Do evolutionary processes such as selection and random drift cause evolutionary change, or are they merely convenient ways of describing or summarizing it? Philosophers have lined up on both sides of this question. One recent defense (Reisman and Forber 2005) of the causal status of selection and drift appeals to a manipulability theory of causation. Yet, even if one accepts manipulability, there are still reasons to doubt that genetic drift, in particular, is genuinely causal. We will address two challenges to (...)
    Direct download (5 more)  
     
    Export citation  
     
    My bibliography   5 citations  
  11.  23
    Conjecture and Explanation: A Reply to Reydon.Patrick Forber - 2012 - Studies in History and Philosophy of Science Part C 43 (1):298-301.
  12.  1
    Confirmation and Explaining How Possible.Patrick Forber - 2010 - Studies in History and Philosophy of Science Part C: Studies in History and Philosophy of Biological and Biomedical Sciences 41 (1):32-40.
  13.  4
    The Evolution of Spite, Recognition, and Morality.Patrick Forber & Rory Smead - 2016 - Philosophy of Science 83 (5):884-896.
    Direct download (2 more)  
     
    Export citation  
     
    My bibliography  
  14.  43
    Reconceiving Eliminative Inference.Patrick Forber - 2011 - Philosophy of Science 78 (2):185-208.
  15. Confirmation and Explaining How Possible.Patrick Forber - 2008 - Studies in History and Philosophy of Biological and Biomedical Sciences 41 (1):32-40.
    Direct download  
     
    Export citation  
     
    My bibliography   2 citations  
  16.  2
    Conjecture and Explanation: A Reply to Reydon.Patrick Forber - 2012 - Studies in History and Philosophy of Science Part C: Studies in History and Philosophy of Biological and Biomedical Sciences 43 (1):298-301.
    No categories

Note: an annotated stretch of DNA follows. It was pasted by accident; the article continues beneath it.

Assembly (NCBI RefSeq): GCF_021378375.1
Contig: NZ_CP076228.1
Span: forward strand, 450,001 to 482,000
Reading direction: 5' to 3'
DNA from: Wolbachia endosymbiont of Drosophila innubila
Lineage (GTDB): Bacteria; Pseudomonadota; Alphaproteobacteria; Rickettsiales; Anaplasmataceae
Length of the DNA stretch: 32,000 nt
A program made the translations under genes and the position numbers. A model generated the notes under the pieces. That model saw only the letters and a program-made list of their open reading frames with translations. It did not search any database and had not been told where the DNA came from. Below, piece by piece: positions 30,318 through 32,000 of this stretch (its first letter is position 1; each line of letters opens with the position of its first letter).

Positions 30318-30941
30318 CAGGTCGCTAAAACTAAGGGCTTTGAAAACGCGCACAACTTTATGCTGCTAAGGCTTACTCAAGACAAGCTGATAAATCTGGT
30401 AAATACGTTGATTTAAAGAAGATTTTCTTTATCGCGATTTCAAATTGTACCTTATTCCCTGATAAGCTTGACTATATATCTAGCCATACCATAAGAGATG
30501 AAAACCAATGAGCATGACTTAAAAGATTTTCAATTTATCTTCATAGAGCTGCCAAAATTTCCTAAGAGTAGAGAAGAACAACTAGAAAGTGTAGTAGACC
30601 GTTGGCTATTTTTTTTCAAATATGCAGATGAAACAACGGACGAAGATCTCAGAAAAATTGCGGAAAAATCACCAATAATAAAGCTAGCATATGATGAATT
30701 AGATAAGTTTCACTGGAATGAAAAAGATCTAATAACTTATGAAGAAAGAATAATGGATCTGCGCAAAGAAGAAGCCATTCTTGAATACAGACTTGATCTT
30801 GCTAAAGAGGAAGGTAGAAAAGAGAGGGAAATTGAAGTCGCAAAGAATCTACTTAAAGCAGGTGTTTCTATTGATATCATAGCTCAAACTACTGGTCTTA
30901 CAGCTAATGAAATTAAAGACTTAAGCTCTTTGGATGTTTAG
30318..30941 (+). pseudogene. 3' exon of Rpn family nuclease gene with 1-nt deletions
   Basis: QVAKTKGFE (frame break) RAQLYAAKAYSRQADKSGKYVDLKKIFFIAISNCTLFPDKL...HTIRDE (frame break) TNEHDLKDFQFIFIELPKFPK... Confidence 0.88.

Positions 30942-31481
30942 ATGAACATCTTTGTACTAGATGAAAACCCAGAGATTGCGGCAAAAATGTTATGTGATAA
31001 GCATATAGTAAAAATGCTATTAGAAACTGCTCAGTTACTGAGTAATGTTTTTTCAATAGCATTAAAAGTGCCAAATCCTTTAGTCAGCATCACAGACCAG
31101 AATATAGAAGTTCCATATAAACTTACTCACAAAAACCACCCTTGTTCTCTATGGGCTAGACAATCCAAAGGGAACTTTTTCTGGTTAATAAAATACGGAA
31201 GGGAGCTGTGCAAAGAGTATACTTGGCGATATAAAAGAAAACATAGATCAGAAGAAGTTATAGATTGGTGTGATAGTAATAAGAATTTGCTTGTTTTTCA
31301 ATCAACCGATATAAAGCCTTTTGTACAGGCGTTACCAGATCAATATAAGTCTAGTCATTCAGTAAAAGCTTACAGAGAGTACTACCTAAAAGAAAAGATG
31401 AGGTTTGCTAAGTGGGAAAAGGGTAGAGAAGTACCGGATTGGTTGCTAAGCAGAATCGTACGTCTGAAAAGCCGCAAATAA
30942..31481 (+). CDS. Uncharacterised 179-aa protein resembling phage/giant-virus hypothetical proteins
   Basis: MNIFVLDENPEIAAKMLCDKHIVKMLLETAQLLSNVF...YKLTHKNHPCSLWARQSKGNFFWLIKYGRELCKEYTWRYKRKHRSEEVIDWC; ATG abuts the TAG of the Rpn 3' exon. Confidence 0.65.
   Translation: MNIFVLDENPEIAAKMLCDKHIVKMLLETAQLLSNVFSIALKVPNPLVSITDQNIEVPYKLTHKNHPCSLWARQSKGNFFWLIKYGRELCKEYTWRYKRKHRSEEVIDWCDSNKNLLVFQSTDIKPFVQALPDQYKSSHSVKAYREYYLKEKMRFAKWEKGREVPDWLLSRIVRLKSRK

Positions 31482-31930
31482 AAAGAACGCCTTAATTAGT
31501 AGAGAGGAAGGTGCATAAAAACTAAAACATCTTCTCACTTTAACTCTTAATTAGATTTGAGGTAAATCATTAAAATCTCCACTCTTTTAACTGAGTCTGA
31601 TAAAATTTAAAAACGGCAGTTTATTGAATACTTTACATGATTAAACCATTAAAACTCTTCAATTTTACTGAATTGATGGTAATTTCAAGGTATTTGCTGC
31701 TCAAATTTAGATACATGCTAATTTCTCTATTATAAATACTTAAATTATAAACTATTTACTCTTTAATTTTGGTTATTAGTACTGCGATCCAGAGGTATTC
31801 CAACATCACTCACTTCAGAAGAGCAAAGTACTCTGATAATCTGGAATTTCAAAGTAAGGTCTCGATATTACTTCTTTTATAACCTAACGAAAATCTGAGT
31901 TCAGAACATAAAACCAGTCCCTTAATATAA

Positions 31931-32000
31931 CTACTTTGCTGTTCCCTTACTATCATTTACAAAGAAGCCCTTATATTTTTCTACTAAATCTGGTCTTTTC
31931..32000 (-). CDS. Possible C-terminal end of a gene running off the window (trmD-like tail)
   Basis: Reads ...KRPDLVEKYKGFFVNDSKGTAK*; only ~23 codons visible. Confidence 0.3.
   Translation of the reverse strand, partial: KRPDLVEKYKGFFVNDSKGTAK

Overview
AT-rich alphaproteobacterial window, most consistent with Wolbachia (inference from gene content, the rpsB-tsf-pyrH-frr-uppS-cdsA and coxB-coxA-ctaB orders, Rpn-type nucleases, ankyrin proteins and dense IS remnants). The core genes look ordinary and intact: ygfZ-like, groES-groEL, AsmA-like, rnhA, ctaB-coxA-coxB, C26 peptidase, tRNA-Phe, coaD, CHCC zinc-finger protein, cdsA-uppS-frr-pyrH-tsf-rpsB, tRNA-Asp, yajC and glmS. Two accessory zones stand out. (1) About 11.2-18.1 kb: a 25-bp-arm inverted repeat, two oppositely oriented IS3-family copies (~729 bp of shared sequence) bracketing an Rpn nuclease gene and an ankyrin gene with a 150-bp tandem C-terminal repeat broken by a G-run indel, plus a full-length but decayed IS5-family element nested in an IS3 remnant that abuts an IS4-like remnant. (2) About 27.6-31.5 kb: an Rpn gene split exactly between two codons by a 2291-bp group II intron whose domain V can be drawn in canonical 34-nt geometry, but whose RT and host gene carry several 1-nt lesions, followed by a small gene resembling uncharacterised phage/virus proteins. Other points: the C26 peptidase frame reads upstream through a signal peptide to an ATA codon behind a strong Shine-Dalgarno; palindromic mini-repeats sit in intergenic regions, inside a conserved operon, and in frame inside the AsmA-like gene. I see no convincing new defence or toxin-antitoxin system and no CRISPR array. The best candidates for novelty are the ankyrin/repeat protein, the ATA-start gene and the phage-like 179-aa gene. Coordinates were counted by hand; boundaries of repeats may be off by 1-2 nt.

Direct download (2 more)  
     
    Export citation  
     
    My bibliography   1 citation  
  17.  52
    Introduction: A Primer on Adaptationism.Patrick Forber - 2009 - Biology and Philosophy 24 (2):155-159.
    Direct download (5 more)  
     
    Export citation  
     
    My bibliography   1 citation  
  18.  24
    Nietzsche Was No Darwinian.Patrick Forber - 2007 - Philosophy and Phenomenological Research 75 (2):369–382.
    John Richardson (2002, 2004) argues that Nietzsche’s use of teleological notions, such as the “will to power” and psychological “drives,” can be naturalized within the Darwinian framework of natural selection. Although this ambitious project has merit, the Darwinian framework does not provide the strong teleology necessary to interpret Nietzsche’s explanatory project. Examining the logic of selection, the conceptual limitations on biological functions, and the evidential demands that must be met to deploy evolutionary theory show that Nietzsche’s explanatory project does not (...)
    Direct download (8 more)  
     
    Export citation  
     
    My bibliography   1 citation  
  19. 10. Philosophy of Chemistry.Cristina Bicchieri, Jason McKenzie Alexander, Kevin T. Kelly, Kevin Js Zollman, Malcolm R. Forster, Predrag Šustar, Patrick Forber, Kenneth Reisman, Jay Odenbaugh & Yoichi Ishida - 2007 - Philosophy of Science 74 (5).
  20.  58
    Modeling Scientific Evidence: The Challenge of Specifying Likelihoods.Patrick Forber - 2012 - In Henk W. de Regt (ed.), Epsa Philosophy of Science: Amsterdam 2009. Springer. pp. 55--65.